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Why Prison?
  • Edited by David Scott, Liverpool John Moores University
  • 32.99 (GBP)
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Book description

Prison studies has experienced a period of great creativity in recent years, and this collection draws together some of the field's most exciting and innovative contemporary critical writers in order to engage directly with one of the most profound questions in penology - why prison? In addressing this question, the authors connect contemporary penological thought with an enquiry that has received the attention of some of the greatest thinkers on punishment in the past. Through critical exploration of the theories, policies and practices of imprisonment, the authors analyse why prison persists and why prisoner populations are rapidly rising in many countries. Collectively, the chapters provide not only a sophisticated diagnosis and critique of global hyper-incarceration but also suggest principles and strategies that could be adopted to radically reduce our reliance upon imprisonment.


'Finally, David Scott's edited collection Why Prison? will have the most relevance to prison practitioners and will also have the broadest appeal. It offers an impressive array of leading scholars dissecting the emergence of global hyper-incarceration and strategies for change.'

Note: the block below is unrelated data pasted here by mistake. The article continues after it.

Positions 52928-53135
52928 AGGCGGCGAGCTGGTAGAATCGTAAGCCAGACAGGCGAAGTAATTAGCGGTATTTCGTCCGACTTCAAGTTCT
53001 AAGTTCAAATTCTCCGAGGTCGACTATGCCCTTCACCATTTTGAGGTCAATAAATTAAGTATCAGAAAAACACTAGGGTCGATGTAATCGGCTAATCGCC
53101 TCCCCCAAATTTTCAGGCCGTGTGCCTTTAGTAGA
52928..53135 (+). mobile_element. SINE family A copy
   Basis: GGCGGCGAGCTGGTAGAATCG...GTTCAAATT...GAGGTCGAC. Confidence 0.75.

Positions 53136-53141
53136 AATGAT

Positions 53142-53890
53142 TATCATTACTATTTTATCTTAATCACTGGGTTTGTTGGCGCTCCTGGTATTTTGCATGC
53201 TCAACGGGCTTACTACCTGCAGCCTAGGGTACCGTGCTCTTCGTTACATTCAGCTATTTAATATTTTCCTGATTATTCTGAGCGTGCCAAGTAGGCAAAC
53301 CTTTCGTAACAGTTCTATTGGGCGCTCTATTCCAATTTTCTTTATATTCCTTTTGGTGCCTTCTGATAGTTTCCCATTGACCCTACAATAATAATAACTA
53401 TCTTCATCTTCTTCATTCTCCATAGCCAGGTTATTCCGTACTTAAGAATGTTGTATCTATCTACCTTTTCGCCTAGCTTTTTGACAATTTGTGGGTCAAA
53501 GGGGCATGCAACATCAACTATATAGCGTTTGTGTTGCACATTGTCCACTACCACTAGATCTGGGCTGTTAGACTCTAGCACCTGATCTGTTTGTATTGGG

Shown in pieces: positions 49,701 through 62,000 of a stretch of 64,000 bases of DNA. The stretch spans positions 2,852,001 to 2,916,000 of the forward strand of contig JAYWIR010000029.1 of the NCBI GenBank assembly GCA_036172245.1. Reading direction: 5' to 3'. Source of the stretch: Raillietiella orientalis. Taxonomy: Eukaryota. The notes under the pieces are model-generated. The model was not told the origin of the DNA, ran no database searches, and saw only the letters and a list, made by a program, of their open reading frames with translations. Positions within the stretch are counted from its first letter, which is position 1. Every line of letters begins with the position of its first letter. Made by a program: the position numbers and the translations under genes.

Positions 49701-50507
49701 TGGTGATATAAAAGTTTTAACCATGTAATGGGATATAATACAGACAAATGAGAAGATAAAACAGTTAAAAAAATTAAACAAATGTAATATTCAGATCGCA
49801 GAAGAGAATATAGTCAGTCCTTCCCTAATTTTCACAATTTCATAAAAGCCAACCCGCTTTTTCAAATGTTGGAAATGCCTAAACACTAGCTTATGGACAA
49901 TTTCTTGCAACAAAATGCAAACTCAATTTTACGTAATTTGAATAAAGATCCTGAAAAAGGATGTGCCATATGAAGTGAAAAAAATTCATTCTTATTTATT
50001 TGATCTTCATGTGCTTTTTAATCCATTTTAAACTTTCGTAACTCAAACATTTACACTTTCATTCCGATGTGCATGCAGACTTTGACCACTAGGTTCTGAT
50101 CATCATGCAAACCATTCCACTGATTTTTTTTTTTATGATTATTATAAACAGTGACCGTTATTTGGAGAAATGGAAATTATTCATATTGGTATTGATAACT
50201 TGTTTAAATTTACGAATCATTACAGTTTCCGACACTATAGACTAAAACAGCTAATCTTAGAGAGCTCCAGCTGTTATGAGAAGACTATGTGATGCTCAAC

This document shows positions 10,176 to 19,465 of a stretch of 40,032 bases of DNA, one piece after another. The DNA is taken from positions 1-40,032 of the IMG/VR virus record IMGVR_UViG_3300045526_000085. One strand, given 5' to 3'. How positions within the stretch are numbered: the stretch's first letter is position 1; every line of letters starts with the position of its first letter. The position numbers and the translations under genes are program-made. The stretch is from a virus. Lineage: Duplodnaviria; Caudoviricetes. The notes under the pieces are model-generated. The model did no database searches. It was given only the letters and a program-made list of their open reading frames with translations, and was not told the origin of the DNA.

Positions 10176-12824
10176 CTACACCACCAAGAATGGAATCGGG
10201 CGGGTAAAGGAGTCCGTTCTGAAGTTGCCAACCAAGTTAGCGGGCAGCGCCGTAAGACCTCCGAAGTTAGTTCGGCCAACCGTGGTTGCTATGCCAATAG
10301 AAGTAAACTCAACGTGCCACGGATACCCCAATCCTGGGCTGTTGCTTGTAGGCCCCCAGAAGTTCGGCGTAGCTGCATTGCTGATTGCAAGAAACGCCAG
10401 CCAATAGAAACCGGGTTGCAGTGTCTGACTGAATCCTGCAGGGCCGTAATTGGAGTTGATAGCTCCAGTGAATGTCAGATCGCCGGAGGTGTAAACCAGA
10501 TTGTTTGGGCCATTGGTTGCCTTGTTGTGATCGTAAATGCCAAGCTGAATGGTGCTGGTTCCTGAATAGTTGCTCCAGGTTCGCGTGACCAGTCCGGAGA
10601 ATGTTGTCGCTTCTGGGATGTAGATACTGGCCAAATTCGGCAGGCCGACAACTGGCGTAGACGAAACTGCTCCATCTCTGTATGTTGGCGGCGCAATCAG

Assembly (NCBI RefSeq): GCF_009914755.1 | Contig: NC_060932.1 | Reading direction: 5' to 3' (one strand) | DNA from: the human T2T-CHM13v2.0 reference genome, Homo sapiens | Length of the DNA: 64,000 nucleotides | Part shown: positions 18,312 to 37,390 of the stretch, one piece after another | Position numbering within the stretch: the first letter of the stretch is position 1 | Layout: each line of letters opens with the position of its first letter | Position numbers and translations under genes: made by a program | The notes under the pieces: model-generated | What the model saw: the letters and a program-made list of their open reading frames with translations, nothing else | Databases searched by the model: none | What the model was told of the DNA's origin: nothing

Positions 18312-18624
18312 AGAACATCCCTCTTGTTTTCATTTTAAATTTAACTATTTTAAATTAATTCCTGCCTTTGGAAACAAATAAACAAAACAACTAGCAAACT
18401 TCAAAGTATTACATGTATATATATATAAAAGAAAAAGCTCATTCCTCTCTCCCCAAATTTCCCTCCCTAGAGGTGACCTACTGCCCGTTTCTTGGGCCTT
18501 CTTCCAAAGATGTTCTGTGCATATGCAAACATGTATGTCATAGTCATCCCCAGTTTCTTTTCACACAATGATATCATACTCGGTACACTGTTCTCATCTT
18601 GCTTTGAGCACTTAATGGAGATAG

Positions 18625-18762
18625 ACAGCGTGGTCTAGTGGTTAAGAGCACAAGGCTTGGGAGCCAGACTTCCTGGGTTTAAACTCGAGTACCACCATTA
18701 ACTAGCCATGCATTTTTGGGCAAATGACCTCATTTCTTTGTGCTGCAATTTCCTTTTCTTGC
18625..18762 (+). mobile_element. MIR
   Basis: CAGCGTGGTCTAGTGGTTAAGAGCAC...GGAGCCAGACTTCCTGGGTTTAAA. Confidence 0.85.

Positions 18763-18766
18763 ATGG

Jamie Bennett Source: Prison Service Journal

'This collection of exceptional scholarship reflects a critical juncture in penal reform that moves the discourse beyond that of mass incarceration. The contributing authors and their research on the inefficacy of incarceration make a compelling case for penal reform. A truly innovative, thought-provoking and engaging text, Why Prison? unearths seldom-considered lines of enquiry rather than merely following the well-worn paths that have been previously pursued by penological scholars. In sum, editor Scott and colleagues have done a superb job of providing readers with a profound opportunity to participate in a creative and comprehensive conversation about one of the essential social questions of our time: ‘why prison?’'

H. Bennett Wilcox III Source: Criminal Law and Criminal Justice

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